I detest the news. In fact, the news has become so frightening to me, especially now that I have a son, that I often avoid it. I know it's not the responsible, civic thing to do, but sometimes, it's the only way I stay sane. No matter what you do, news will find you if you are online, but I prefer to keep from watching TV news or any kind of video news, most of the time.
However, I do read blogs and books. And one day, a blog post straddled my news feed from several sources, heavy with grief and pain and shock. It was the story of 12-year-old Jack Donaldson's drowning in a flash flood in Virginia, in a detailed play-by-play that took my breath away. The meticulous detail captured by his mother Anna Whiston-Donaldson on her blog An Inch of Gray was so compelling and gripping that it was impossible to turn away. It ripped my heart into pieces.
I read her post about that terrible night several times, crying and rocking the first time, and then again, and again, sharing Anna's horrible loss.
I didn't know her at all. I wouldn't have recognized Anna on the street. All I knew was that she was a mother in pain; I started reading her blog on a regular basis, and commenting on her posts. It was the least I could do, I figured, to be witness to the words she was sharing about her feelings, her life, and her son.
Anna came to Austin for a conference, and I got to spend time with her at Glennon Melton's book signing; we shared a table and dinner later that night with some mutual friends. It has been my great honor to get to know Anna and call her a friend. She radiates beauty from the inside out. And yet, we are still getting to know each other. Does she really need more friends? I wondered. Should I bring up Jack? Should I ask her questions about him? How do I help her without being intrusive? I was afraid of overwhelming her, and I wanted to do the right thing.
In her new book, Rare Bird, Anna wrote:
Blog readers question whether it is appropriate to mourn a child across the country, or even halfway around the world, whom they have never met. Their confused husbands will ask them, 'Why do you do this to yourself? Who don't you just walk away from the computer if that blog always makes you cry?' But they can't. They won't. They know that writing helps me, so they miraculously commit to read whatever I write so I'll have a reason to keep showing up.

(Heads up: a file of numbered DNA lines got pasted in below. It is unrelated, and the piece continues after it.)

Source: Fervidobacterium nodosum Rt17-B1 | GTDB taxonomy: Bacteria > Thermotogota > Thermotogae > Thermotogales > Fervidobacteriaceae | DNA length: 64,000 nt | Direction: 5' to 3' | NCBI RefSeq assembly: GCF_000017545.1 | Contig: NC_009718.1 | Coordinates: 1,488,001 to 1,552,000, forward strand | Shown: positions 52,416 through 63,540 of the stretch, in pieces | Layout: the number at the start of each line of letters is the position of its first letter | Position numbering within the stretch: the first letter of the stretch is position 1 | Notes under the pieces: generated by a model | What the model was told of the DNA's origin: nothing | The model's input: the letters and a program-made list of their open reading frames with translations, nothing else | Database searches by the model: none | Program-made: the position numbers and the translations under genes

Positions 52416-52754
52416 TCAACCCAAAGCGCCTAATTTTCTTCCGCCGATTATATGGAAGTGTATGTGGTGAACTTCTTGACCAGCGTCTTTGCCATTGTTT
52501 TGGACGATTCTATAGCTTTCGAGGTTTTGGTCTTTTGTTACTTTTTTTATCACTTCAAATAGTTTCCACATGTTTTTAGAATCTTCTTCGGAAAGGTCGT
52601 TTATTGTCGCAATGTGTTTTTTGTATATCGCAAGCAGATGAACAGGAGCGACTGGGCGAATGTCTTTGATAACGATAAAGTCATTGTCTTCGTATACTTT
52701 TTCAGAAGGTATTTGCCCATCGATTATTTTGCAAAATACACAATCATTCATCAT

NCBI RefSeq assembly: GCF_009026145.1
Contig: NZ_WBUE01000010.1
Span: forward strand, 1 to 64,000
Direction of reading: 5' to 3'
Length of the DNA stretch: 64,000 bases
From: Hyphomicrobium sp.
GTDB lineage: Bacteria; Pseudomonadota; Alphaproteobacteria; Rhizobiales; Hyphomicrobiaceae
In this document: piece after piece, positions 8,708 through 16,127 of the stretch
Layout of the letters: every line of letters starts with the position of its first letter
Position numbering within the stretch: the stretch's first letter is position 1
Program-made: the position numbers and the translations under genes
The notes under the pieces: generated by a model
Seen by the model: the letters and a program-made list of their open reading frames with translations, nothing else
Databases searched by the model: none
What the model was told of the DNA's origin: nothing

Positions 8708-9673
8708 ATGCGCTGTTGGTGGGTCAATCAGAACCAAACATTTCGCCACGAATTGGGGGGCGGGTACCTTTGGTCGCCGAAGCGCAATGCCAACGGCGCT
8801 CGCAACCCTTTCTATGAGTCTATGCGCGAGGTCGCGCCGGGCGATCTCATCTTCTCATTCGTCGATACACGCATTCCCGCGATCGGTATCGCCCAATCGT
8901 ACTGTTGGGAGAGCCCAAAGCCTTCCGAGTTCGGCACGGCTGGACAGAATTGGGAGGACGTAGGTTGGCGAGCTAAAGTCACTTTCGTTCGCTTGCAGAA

My mother is very good at this; she knows how to do the right thing. When she hears of someone who is injured or ill, she brings food to the family. When another family member is grieving, even if she doesn't know them very well, she shows up to honor their loss. When someone needs help, she is there with a sympathetic ear and a freshly-baked loaf of bread. I have learned from my mother how to be a helper.
And it is from Anna that I am learning, slowly, how to be a friend to a grieving mother.
Rare Bird is about the loss of Anna's beautiful son Jack and finding her way back to life with her husband, Tim, and her daughter, Margaret. The details are so stunningly poignant and beautiful in their completeness; the stories of old and new are woven together to create a full picture of Jack's life and death, and those he left behind. I feared that I would cry all the way through; and there is no doubt there is sadness over the loss of Anna's son. But as I learned more about Jack, there was peace and even hope. I found that I wanted to know all about him. I wanted to share this burden with Anna, and somehow, she manages to lift up her readers with the strength of one hundred mothers. Anyone feeling that they are in a hopeless or impossible situation could open this book and find something to cling to, a lighthouse in the middle of a horrendous storm.
When I finished Rare Bird, I held it in my hands and felt the energy soaring from the words into my heart. Often, I look into my son's big brown eyes, and I am reminded of Jack, the boy I have never met but have grown to mourn and love.
Don't be afraid to read Rare Bird. It will hurt, yes. But it will hurt and then heal you in the way of the best movies and the best books you have ever read. Ultimately, Anna's faith and love carried my heart past the pain, too. The glimmers of hope that start to emerge and then really shine through Anna and her family's journey is humbling, and you will understand why it's worth reading the sad things.
In the words of my friend Devon Corneal:
"I read to understand anger. I read so I'll remember not to judge. I read for perspective and to be reminded that that even in the face of loss and pain and doubt and confusion, life does not stop. We don't get to stop because things get hard -- we are supposed to save our weaknesses for the quiet hours of the night. I read to recognize bravery and to confront the fears I try to ignore.
I read because these parents endure and, somehow, in the devastation, they find laughter. And hope. I read for those moments. I read because, no matter how unfair or tragic their challenges, these families are willing to share their joy and strength with anyone who has the courage not to turn away."
I'm grateful I didn't turn away. Rare Bird is worth every bit of the pain to get to the transcendent love.
Rare Bird is available at Amazon.com.